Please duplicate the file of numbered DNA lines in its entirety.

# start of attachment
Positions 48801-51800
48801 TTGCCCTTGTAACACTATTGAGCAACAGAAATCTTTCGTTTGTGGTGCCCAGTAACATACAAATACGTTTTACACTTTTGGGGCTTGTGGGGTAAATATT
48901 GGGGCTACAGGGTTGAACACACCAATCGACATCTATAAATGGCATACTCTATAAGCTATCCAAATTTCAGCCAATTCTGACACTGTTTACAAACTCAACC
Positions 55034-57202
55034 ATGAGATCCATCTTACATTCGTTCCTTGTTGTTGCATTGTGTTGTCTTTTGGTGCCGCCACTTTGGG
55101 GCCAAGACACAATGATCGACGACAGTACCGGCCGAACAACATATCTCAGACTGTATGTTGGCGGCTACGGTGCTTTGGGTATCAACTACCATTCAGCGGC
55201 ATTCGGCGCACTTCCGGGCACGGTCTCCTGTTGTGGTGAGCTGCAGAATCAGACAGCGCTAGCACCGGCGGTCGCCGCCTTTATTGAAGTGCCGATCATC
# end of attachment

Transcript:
Positions 48801-51800
48801 TTGCCCTTGTAACACTATTGAGCAACAGAAATCTTTCGTTTGTGGTGCCCAGTAACATACAAATACGTTTTACACTTTTGGGGCTTGTGGGGTAAATATT
48901 GGGGCTACAGGGTTGAACACACCAATCGACATCTATAAATGGCATACTCTATAAGCTATCCAAATTTCAGCCAATTCTGACACTGTTTACAAACTCAACC
Positions 55034-57202
55034 ATGAGATCCATCTTACATTCGTTCCTTGTTGTTGCATTGTGTTGTCTTTTGGTGCCGCCACTTTGGG
55101 GCCAAGACACAATGATCGACGACAGTACCGGCCGAACAACATATCTCAGACTGTATGTTGGCGGCTACGGTGCTTTGGGTATCAACTACCATTCAGCGGC
55201 ATTCGGCGCACTTCCGGGCACGGTCTCCTGTTGTGGTGAGCTGCAGAATCAGACAGCGCTAGCACCGGCGGTCGCCGCCTTTATTGAAGTGCCGATCATC